Let’s Go Shopping for a City!

Letter From the Editor


At press time, Quicken Loans founder Dan Gilbert and a team of nearly 60 people were burning the midnight oil to answer Amazon’s “Request for Proposal.” If you haven’t heard, Detroit and cities across North America are scrambling to become the site for Amazon’s “HQ2.”

The stakes are high. Amazon expects to invest over $5 billion in construction and provide as many as 50,000 high-paying jobs — and company officials say spillover benefits might create “tens of thousands of additional jobs and tens of billions of dollars in additional investment.”

That’s tantalizing fruit to dangle in front of any metropolitan region.

A local player raised their hand: Southfield may offer Amazon the site of the now-vacant Northland Mall. It could be fitting, since the online shopping giant’s rise had a hand in the demise of malls across the country like Northland, the world’s first shopping mall.

One thing Amazon insists upon: a place with “the potential to attract and retain strong technical talent.” That leads to our cover story on “Remodeling Suburbia” (page 54). One of the telling lines in Associate Editor Lou Blouin’s piece on how national trends are impacting our region: “And today’s 20- and 30-somethings, who, in general, prefer smaller-footprint housing that’s embedded in walkable communities, aren’t drawn to the car-fueled suburban dream like their parents were.”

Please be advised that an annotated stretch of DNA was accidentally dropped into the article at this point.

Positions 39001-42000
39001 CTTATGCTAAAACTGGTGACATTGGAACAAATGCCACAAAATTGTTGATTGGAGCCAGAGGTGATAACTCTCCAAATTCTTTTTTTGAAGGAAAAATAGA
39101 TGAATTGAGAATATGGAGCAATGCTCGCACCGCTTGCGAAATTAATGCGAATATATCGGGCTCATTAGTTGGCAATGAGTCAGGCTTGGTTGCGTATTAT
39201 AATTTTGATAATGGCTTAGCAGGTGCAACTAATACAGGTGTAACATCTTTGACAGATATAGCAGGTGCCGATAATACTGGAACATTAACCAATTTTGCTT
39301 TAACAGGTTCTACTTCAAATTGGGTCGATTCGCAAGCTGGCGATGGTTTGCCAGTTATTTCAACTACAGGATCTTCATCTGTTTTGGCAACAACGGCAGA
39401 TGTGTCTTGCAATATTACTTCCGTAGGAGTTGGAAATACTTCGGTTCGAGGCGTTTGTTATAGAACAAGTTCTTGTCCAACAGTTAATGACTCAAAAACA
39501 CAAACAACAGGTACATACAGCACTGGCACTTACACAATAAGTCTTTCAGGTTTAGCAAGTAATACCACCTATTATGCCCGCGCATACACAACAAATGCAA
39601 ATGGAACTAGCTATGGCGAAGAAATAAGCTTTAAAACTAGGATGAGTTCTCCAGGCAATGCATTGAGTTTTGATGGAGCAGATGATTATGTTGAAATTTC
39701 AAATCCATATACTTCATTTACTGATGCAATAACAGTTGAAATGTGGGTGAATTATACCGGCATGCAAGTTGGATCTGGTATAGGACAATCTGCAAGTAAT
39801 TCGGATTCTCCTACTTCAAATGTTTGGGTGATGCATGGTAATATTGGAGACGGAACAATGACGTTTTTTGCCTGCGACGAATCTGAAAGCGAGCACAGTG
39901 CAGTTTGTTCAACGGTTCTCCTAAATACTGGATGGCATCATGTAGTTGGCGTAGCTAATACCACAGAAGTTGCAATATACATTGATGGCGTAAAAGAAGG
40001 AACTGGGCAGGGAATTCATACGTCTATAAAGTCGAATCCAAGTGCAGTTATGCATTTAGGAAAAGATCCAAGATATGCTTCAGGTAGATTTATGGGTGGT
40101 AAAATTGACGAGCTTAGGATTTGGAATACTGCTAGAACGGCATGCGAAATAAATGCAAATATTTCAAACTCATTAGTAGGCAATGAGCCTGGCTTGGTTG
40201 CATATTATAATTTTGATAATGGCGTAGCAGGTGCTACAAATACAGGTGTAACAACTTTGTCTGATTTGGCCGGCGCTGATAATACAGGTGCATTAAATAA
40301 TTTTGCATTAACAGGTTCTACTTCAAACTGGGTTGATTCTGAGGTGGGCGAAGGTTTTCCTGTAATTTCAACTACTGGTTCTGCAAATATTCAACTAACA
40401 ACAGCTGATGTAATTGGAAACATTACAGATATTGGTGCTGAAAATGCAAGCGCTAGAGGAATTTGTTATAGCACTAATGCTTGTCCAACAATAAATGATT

As Blouin looked into how a suburb like Troy considers how to adapt to the “new demographics,” I stopped in at Crain’s Detroit Homecoming. For the past four years, Crain’s has organized the event with a goal to help spur investment and “reconnect Detroit expats with their hometown.”

One highlight was a tour of the vacant Michigan Central railroad building. I couldn’t help but think that the vista overlooking the Detroit River and Windsor would make a great penthouse view.

Then again, it could also make a really nice spot for a certain international company’s new headquarters.


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